Adaptation of video games on the big screen had resulted in so many bad films, that it made us wonder whether there is some kind of malediction above the concept itself. So when after a waiting of 10 years the adaptation of the very famous World of Warcraft came about, it was under particular scrutiny.
Is the malediction lifted?
The movie focused on the main antagonism of the Warcraft universe, the humans (Alliance) against the orcs (the horde). My feeling is that it was a very pleasing experience overall. Not a revolution by any stretch of the word, but I would watch it again.
Being a former player of Warcraft, I’m not the most impartial judge you could find. Seeing this universe from my teenage years coming to life in front of my eyes was in a way nothing short of magical. Special effects were good. The CGI gave life to this alien race that are the orcs in a somewhat “realistic” manner. And the magic displays were beautifully done. However, 2 hours what short, too short for so much content. It felts jumpy at times if not outright confusing. These pacing mistakes made it hard to appreciate fully the characters and the story.
Revenues, Presse and Audience
It cost around 160 million dollars to produce this film. And its performance in the United States was underwhelming, to say the least, with merely 26 million in revenue the week-end of its release. Does this mean the movie is bad? Well, China does not think so. Warcraft literally exploded there, grossing over 156 million dollars in five days, becoming the most profitable American movie of all time in the country.
When it comes to critics vs audience, it seems they didn’t go to the same movie. The disagreement being pretty pronounced. In the table below critics scores are calculated by averaging critics from all press outlets.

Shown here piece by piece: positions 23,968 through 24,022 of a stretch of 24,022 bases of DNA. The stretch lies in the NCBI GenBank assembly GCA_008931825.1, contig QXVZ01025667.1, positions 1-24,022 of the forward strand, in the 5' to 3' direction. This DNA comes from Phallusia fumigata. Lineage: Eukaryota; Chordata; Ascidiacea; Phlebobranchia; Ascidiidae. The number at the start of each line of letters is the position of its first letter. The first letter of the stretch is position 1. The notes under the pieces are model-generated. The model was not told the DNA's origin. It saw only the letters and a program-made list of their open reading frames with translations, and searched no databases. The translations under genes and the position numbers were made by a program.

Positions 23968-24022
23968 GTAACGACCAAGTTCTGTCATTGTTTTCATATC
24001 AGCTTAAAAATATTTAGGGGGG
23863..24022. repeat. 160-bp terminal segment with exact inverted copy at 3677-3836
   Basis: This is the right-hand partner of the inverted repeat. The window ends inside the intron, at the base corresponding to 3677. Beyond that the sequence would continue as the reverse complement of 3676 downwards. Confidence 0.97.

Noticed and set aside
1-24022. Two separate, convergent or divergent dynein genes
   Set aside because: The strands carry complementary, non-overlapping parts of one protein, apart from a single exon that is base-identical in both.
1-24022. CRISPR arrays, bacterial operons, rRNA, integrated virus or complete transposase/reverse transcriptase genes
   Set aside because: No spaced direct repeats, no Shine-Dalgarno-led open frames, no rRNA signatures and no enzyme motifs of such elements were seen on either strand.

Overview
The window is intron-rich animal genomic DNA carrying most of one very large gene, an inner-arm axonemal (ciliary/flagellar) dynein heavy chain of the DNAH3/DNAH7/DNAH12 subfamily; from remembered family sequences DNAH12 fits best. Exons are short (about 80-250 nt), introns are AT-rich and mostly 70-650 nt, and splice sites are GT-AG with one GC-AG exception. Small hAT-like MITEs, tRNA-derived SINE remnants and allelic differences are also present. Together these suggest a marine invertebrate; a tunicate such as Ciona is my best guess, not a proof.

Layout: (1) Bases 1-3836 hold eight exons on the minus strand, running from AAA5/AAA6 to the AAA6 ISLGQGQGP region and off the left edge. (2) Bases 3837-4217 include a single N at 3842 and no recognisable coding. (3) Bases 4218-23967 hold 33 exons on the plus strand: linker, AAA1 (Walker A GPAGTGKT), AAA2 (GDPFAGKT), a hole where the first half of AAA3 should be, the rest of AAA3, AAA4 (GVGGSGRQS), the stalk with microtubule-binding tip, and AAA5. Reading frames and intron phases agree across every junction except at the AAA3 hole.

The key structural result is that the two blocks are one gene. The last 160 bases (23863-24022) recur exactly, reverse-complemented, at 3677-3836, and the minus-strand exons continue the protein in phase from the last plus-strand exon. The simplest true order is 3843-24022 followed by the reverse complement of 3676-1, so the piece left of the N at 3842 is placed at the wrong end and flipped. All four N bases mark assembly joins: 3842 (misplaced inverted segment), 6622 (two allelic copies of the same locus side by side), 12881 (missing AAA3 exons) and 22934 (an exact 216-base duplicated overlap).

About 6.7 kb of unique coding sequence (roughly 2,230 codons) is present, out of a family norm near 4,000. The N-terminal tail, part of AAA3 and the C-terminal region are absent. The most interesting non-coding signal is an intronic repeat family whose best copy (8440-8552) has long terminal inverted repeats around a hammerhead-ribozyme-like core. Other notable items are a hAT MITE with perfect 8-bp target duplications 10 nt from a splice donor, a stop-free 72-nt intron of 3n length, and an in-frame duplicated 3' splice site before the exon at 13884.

The debate on whether Warcraft broke the curse that is plaguing the video game genre is still very much on. But there is at least one thing everybody’s is agreeing on. This movie main goal was to establish the foundation for a serie. And if the financial success is good enough, we might see just that in the years to come. Maybe then the franchise will be able to close the gap between audience and critics.
The Reasons For Warcraft Success in China
- China’s love story with Warcraft is over’s a decade old. In 2002 after the ban on gaming consoles, computers ruled supreme in the middle kingdom. The very same year Blizzard Inc. released its last baby: Warcraft 3. Chinese loved it, and it was followed by the biggest massive multiplayer game of all time: World of Warcraft, in 2004.
- A very smart release date. Making it come out at the beginning of the holidays, at the same time when students finish school was a smart move.
- Including Daniel Wu, big name of the Chinese Box Office in the cast.
- Last but certainly not the least: Legendary Pictures which produces the movie belongs to the very powerful Chinese empire, Wanda. They teamed up with some of the biggest companies in China (Tencent, China Film Group and Huati Brothers Media) and gave the Warcraft movie (into which they invested) a massive amount of visibility. Moreover, the Wanda group provided thousands of theaters all around the country.
Is The Chinese Market Changing Hollywood?
The Warcraft movie is going to gross over 85% its revenue from abroad (and especially China). We had seen this kind of scenario before when Pacific Rim announced 75% of its profit overseas. But this time the gap domestic/international is set to be even bigger, and it illustrates well the place China has taken in the recent years.
Is Hollywood venturing the same road as the car manufacturer once did? Remember how they at first perceived the Chinese market only as a way to sell surplus from their main, occidental markets. Now however, China has become one their primary source of growth. And they took that fact to heart, designing their cars with a great emphasis on the what the Chinese consumers want.
We must trade carefully however. While China represents a great potential market, it also implies that movie makers could change the content of their art in an attempt to please the censors in Beijing and don’t see their access to this potential mane closed to them.
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